We take it for granted, yet it is the source of everything – light.
We are happy and active when the sun shines, but a little bit gloomier and allow ourselves to be lazier in winter, when it doesn’t. We are so influenced by it, yet we hardly even notice it.
It comes as no surprise then that the light emitted by everyday digital devices, like the computer screen I am looking at right now whilst writing this, has a huge effect on us. Especially because for most of us, the last thing we do before we fall asleep is to read up on the news and the first thing we look at in the morning, for the snooze button (in my case).
Most of these devices are bright, almost blue-ish with a usually high colour and designed to imitate sunlight. Bright lights, just like the sun, are signalling your body to be awake, be alert and be active but also signals the body to suppress the sleep facilitating hormone melatonin – which could explain why we feel more active during the summer months.
It is exactly this chemical reaction that causes difficulty falling into a restful sleep and therefore can prevent waking up revitalised and energised. Your circadian cycle (inner clock) is interrupted, and unknowingly you might just do the same again later that day. Long-term this can cause health issues, mood swings and generally feeling a bit icky.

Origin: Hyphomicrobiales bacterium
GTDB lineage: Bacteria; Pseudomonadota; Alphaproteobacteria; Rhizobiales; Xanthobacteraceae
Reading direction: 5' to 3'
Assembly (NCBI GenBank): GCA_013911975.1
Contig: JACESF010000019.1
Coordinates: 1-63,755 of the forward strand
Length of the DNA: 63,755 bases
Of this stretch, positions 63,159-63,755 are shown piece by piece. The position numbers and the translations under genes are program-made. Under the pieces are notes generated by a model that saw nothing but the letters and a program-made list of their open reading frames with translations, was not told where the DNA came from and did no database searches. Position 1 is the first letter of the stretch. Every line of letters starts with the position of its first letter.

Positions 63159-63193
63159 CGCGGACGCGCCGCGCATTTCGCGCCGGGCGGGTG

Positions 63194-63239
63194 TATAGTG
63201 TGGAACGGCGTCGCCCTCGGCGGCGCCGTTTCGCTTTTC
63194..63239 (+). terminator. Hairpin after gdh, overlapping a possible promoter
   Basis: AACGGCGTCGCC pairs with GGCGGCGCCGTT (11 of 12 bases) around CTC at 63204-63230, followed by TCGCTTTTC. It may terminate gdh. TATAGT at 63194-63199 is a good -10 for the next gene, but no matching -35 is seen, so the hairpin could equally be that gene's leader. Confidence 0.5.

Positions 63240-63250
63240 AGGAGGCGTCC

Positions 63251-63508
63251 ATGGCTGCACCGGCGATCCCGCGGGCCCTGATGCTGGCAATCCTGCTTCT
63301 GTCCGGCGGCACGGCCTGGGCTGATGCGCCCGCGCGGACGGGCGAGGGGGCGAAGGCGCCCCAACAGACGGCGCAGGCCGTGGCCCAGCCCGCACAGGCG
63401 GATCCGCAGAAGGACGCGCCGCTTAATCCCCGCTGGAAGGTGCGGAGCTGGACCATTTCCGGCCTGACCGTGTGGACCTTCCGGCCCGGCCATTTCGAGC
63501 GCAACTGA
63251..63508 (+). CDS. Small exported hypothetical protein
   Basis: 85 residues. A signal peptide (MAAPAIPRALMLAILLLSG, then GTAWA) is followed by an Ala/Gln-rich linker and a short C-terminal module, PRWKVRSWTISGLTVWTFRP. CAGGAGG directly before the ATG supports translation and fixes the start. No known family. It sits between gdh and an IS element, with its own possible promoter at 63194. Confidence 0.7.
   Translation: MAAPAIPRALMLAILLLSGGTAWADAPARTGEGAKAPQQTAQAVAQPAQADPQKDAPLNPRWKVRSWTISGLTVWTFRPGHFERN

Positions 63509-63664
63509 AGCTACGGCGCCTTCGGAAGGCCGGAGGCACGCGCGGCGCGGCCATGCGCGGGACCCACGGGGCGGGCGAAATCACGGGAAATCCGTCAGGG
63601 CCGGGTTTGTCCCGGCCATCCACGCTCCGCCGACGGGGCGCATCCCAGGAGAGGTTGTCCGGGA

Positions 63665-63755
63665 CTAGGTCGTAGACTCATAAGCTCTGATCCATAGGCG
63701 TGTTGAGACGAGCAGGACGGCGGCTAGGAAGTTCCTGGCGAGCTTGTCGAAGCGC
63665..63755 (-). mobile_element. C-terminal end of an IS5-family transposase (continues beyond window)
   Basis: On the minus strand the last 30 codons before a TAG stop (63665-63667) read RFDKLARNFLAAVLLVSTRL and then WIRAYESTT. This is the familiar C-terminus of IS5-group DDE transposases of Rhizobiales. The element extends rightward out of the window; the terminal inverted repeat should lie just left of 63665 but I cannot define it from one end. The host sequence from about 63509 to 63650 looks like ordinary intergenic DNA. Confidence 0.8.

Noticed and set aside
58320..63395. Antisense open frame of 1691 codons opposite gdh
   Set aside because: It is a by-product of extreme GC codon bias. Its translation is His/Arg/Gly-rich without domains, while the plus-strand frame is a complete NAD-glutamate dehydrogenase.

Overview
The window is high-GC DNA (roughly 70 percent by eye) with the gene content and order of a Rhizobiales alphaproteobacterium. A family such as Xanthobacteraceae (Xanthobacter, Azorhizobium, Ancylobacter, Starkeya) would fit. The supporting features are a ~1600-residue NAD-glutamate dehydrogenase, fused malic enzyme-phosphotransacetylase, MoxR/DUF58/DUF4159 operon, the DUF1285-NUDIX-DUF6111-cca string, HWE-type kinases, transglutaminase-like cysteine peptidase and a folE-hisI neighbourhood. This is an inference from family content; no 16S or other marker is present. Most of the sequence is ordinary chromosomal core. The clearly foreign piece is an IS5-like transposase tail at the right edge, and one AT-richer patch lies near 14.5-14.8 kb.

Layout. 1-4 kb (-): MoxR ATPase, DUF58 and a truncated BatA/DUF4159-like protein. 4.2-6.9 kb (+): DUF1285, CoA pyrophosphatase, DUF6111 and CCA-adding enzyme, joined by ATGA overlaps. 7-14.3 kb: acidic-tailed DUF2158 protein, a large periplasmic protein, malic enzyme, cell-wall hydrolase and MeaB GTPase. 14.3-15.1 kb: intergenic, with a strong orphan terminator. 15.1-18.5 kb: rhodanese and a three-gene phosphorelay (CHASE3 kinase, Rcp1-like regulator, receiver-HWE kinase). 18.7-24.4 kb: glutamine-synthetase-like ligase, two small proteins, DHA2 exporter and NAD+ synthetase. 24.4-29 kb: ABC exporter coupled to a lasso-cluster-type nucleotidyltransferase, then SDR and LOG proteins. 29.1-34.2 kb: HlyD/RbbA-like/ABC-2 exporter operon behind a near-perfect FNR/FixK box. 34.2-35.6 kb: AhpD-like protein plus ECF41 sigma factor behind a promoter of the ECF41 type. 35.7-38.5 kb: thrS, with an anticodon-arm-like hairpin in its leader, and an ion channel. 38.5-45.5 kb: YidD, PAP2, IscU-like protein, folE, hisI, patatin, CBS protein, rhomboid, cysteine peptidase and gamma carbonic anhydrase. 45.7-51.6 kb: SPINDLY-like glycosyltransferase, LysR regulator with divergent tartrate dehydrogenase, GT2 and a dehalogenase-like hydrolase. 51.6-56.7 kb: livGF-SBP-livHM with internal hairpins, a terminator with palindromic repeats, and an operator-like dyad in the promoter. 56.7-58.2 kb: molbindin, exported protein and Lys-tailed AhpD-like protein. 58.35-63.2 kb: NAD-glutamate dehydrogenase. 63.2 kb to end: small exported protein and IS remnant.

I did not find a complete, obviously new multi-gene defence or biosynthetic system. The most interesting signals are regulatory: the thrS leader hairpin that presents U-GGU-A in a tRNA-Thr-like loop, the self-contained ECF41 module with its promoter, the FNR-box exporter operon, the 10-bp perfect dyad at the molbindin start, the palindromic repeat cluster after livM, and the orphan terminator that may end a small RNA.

But fear not, that doesn’t mean you can’t check out Twitter and Co. before you go to bed anymore! A range of apps have been developed to counteract the imitation of the sun, with a similar strategy that we have all experienced before – ambient light. Software like F.lux, Redshift, or Apps G.lux and Twilight are designed to imitate the low lights of sunset, based on your location and surrounding indoor lights.
Depending on your preference it tints your screen slightly with orange, red or brown, which are not only warm colours but also your typical sunset colours. Sunset colours indicate the end of the day and time to wind down, and signals your circadian cycle as being “biological night” which causes the release of melatonin.
If you’re still not convinced, just try it out.
All apps are free and you might just find that you fall asleep a lot sooner, have a deeper sleep, or wake up more rested.
Want to read more on light, light colour and the science behind sleep, check out;